Effective communication for the delivery of quality, safe patient care

Effective communication for the delivery of quality, safe patient care

by: Becky Pinney, Sr. VP Nursing

Effective communication and teamwork is essential for the delivery of quality, safe patient care. Communication failures are a common cause of inadvertent patient harm. It is critical that we have a means in each of our facilities to allow our employees to speak up when they have a concern. It is also essential that all who are delivering care understand their responsibility to share information with our team members to ensure safe and effective care occurs.

This is especially true during the intake process. Intake is a high volume, fast paced process in which we must make rapid assessments of our patients and determine the needs that require immediate and longer term care planning. Failure to plan for those needs negatively impacts continuity of care for the patient and causes inadvertent harm, which we always strive to prevent. To avoid this potential failure, a clinical hand-off should occur between team members.

A clinical hand-off is the transfer of professional responsibility for some or all aspects of care of a patient to another person. The hand-off is an information exchange that allows the new clinician to have full knowledge of the needs of the patient so they can properly continue care for that patient. How does this apply to the nurse working intake in the correctional setting?

While conducting intake screenings, nurses may often identify patients who have a need that requires immediate care, such as a recheck of vital signs; or a diabetic patient who states they have not had insulin for the past two days. It is easy for those patients to get “lost in the shuffle” of intake and housed without receiving the care or monitoring required. The intake screener who identifies those needs is responsible to either provide the care needed or arrange for the care needed through an effective clinical hand-off to a team member. Corizon Health providers are ethically and legally responsible for the ownership of the patient and/or the transfer of ownership of the patient to another team member.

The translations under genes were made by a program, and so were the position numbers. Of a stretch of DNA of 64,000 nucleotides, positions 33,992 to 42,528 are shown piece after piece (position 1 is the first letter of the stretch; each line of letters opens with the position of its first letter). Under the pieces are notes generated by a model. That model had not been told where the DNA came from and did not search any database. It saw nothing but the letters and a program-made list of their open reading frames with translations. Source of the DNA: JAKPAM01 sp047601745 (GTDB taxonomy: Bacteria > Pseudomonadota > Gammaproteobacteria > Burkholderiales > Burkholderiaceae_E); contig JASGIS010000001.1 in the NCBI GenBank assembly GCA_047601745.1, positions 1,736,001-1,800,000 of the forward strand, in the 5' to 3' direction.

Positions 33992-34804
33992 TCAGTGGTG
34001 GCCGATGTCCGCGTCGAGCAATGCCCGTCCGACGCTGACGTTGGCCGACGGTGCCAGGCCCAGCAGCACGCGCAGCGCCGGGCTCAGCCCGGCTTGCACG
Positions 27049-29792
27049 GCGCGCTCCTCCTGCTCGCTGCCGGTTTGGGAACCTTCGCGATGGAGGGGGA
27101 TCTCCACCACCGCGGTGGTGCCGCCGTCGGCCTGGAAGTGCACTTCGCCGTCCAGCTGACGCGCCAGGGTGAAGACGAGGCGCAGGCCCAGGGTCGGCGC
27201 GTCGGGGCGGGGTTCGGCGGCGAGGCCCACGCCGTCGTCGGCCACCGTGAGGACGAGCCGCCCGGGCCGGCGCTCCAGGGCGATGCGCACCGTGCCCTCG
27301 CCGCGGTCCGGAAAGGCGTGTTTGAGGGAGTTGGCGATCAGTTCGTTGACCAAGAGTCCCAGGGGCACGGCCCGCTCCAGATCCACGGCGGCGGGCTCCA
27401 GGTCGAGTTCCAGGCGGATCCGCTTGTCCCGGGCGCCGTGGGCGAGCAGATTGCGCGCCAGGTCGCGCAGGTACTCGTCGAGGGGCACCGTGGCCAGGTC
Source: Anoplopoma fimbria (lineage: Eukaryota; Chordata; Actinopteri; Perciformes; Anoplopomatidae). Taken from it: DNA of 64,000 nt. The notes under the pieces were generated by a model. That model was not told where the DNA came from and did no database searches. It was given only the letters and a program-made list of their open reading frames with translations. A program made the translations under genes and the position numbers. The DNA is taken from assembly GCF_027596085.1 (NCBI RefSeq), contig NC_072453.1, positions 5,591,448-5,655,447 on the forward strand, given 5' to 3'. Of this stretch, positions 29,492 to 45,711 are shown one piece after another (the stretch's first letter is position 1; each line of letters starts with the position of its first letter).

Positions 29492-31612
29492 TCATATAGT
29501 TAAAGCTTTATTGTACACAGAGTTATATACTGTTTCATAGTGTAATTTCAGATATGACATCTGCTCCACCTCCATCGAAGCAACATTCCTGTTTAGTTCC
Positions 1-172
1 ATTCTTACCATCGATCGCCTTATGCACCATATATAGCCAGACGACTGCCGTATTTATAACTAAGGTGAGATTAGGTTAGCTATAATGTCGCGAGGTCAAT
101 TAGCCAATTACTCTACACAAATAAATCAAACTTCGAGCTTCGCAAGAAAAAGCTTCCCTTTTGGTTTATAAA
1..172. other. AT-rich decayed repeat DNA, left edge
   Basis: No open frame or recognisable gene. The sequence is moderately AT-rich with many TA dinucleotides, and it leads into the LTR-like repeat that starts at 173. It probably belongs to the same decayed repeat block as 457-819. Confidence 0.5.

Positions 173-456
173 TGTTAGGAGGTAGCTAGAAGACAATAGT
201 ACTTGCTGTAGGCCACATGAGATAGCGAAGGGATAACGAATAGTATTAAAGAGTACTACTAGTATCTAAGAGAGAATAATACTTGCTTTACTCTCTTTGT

Successful care planning is dependent on having systems in place that allow for the exchange of information between team members and their understanding of what should occur during a clinical hand-off. Site leadership should arrange for clearly defined times and processes to allow for this exchange of information between team members and should also set the expectation of positive team communication that focuses on the patient.

During a clinical hand-off, team members should use the established processes to exchange accurate transmission of the key facts related to the patient being discussed. The exchange should include any background clinical information (“the patient is a known diabetic”), the current situation (“the patient has stated that he has not had insulin for the past 24 hours and his current blood sugar is 455”), and the current “to-dos” (clear tasks that need to be completed in a certain time frame, such as “we need to contact the provider for orders and monitor the patient based on treatment ordered”). It is critical that each party in the exchange participate in a manner that supports a focus on continuity of care for the patient. The outgoing party should take the perspective of the oncoming one, sharing all of the information they would want themselves to ensure the best possible care.

Remember that continuity of care is dependent on our ability to identify and arrange for the health needs of each patient who enters into our care through the intake process. Effective communication is essential to patient safety and each team member is responsible for their professional role in ensuring that care required is care delivered.